Dezeen founder talks Brexit, designers and “hyper-capitalism”

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If you live in the UK, Brexit has become like the British sky -- heavy, gray and gloomy.

At least, that’s if you are part of the design community.

“Ninety-seven percent of creative people in the UK felt that we should not leave the European Community,” says Marcus Fairs, founder and editor-in-chief of Dezeen, the online magnet for global design, art and architecture (Dezeen as in “design” and “magazine”).

Marcus Fairs, founder of Dezeen, in his London office. Photo by Frances Anderton.

After all, thousands of people from European countries study and work in UK design schools and companies. And the traffic goes both ways. Brexit would limit freedom of movement and EU trade.

In a conversation with Fairs in his London office, he talks about young designers’ desire to make beautiful things while solving today’s pressing and large problems, such as climate change, pollution and mass migrations of people.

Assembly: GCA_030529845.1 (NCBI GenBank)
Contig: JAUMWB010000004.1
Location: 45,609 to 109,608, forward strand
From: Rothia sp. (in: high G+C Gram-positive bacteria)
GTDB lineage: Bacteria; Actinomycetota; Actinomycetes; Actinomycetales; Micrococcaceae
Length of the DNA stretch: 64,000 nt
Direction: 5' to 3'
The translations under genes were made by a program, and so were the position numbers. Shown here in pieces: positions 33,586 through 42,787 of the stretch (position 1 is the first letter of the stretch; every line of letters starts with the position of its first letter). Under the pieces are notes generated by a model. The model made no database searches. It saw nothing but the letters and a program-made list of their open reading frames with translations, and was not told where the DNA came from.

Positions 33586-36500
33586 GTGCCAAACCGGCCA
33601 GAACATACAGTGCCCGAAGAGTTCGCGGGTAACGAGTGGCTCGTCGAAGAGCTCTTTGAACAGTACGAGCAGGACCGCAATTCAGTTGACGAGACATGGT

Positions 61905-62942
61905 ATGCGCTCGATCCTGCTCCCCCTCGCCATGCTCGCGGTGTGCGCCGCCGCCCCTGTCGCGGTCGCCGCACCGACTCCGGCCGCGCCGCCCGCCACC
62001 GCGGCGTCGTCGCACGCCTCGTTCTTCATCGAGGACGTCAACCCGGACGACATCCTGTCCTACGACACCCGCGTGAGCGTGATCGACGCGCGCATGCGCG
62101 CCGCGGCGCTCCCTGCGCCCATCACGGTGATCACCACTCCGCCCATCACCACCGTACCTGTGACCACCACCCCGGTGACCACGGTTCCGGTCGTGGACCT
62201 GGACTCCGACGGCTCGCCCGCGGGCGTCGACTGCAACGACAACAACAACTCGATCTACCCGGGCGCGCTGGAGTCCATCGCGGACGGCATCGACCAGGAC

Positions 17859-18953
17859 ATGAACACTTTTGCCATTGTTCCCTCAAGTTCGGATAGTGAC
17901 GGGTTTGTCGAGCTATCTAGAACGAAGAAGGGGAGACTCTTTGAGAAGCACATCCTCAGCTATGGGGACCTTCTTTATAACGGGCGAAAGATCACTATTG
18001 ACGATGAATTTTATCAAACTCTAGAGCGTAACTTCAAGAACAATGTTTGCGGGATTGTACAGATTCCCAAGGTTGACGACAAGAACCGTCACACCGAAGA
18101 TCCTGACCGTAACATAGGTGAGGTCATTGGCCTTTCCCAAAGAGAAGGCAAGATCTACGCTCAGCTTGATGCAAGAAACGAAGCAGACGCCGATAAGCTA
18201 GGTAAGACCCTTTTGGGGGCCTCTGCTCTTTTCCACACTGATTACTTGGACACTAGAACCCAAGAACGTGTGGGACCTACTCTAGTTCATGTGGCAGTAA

Ironically, the Brexit vote has implicated the design community.

Brexit Mural (Banksy)

Brexit was meant to send a message to London’s elites, says Fairs, and many would view designers and architects as part of that group.

“The creative community didn't cause the financial crisis, but the creative community is a globalized and fairly fortunate community by and large,” Fairs said. “They do get to travel, they do get to work abroad, they do get to post glamorous locations on Instagram all the time, and they have benefited from the kind of hyper-capitalist framework in which most of us live. So in some ways the creative community, unfortunately, are the elite.”

The Brexit mug designed by Lee Cartledge at Bentham Pottery

But Brexit has also brought out the British sense of humor.

DnA spoke to Lee Cartledge, a potter at Bentham Pottery in North Yorkshire, who carved the word “BREXIT” into the side of a mug, making it unusable for drinking tea, his point being that no side is going to feel satisfied with the outcome of Brexit negotiations.

Cartledge says that while he voted Remain, he’s not “overly political” and just “did it for my mates, really” and was surprised when photos of the mug went viral and orders for it poured in.

Now he is making a limited run of the mugs, to raise money for charity, and one will be displayed at the Victoria and Albert Museum in May.